A judge in Australia has ordered a 20-year-old mother not to breastfeed her baby after she was tattooed on her finger and foot.
Matthew Myers, a Federal Circuit Court judge, said the tattoos presented an unacceptable risk that the 11-month-old boy could be infected with HIV. He said the mother had tested negative to HIV but there was still a health threat because less than three months had passed since she obtained the tattoos.
"Looking at perhaps the benefit to the child, who is 11 months old, breastfeeding, as opposed to what would be a lifelong issue in circumstances where the child contracted HIV, it is the view of the court that it is not in the best interests of the child that the mother continue to breastfeed," he said.
The woman, who has launched an urgent appeal, obtained her tattoos four weeks ago.
The ruling occurred during a custody dispute between the woman and the boy's father.
The judge relied on material published by the Australian Breastfeeding Association, which warns that HIV can be transmitted via breastmilk and that "getting tattoos increases the risk of infection".
"Although the risk of infection from getting a tattoo is low, especially if done at a reputable parlour, it is a health risk which must be carefully assessed before a breastfeeding mother, or anyone for that matter, decides to get a tattoo," the association says on its website.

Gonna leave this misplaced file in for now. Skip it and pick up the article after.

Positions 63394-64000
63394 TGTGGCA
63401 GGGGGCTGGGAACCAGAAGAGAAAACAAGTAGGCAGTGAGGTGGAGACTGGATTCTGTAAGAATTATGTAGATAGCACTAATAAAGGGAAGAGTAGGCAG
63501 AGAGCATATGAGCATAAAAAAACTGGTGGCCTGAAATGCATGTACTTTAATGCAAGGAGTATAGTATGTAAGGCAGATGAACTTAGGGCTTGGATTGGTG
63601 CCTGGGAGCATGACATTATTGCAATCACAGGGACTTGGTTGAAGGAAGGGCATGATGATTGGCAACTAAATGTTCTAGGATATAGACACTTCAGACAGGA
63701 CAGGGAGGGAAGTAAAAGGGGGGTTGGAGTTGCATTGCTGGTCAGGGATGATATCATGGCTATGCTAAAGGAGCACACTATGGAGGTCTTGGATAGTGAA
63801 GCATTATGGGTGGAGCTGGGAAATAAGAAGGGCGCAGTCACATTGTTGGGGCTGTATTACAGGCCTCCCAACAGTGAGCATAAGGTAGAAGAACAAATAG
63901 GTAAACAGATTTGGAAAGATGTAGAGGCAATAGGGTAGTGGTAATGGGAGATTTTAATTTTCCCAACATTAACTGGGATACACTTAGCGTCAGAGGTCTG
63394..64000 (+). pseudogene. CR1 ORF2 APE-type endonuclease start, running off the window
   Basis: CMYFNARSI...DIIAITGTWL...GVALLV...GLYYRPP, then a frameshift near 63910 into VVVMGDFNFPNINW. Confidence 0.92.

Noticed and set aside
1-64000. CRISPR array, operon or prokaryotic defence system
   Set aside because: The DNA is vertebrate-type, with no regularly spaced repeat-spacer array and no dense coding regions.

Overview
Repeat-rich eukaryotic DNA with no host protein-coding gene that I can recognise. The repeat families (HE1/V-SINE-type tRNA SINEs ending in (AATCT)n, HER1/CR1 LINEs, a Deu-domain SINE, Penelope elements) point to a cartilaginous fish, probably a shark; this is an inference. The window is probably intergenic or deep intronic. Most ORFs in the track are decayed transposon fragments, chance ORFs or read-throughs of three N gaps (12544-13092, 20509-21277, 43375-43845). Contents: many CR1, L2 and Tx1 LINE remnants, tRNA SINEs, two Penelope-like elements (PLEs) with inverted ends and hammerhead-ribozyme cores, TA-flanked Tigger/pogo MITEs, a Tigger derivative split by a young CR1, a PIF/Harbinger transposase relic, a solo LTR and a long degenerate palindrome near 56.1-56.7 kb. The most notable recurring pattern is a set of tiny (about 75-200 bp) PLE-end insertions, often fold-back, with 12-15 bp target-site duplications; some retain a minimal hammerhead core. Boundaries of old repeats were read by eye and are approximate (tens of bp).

However, the association said the court decision was "extremely concerning".
"As long as it [tattooing] is done in a reputable way and that the infection control procedures are followed, the risk is low and we would absolutely encourage women who have had tattoos to breastfeed their babies for as long as they choose to," Rebecca Naylor, the association's head, told ABC Radio.
"Women do need to be careful… But it doesn't mean that you have to wrap yourself in glad wrap."
Health experts said the risk of a woman in Australia passing on HIV to her baby after obtaining a tattoo was "absolutely miniscule". "The rates of HIV in Australia are very low and it's extremely common for people to get tattoos," said Dr Karleen Gribble, from the nursing school at University of Western Sydney. .
"I think that's just completely crazy."
The court said the baby's parents had both used illicit drugs and the mother admitted that she used cannabis once while breastfeeding.
Both parents presented clean drug tests.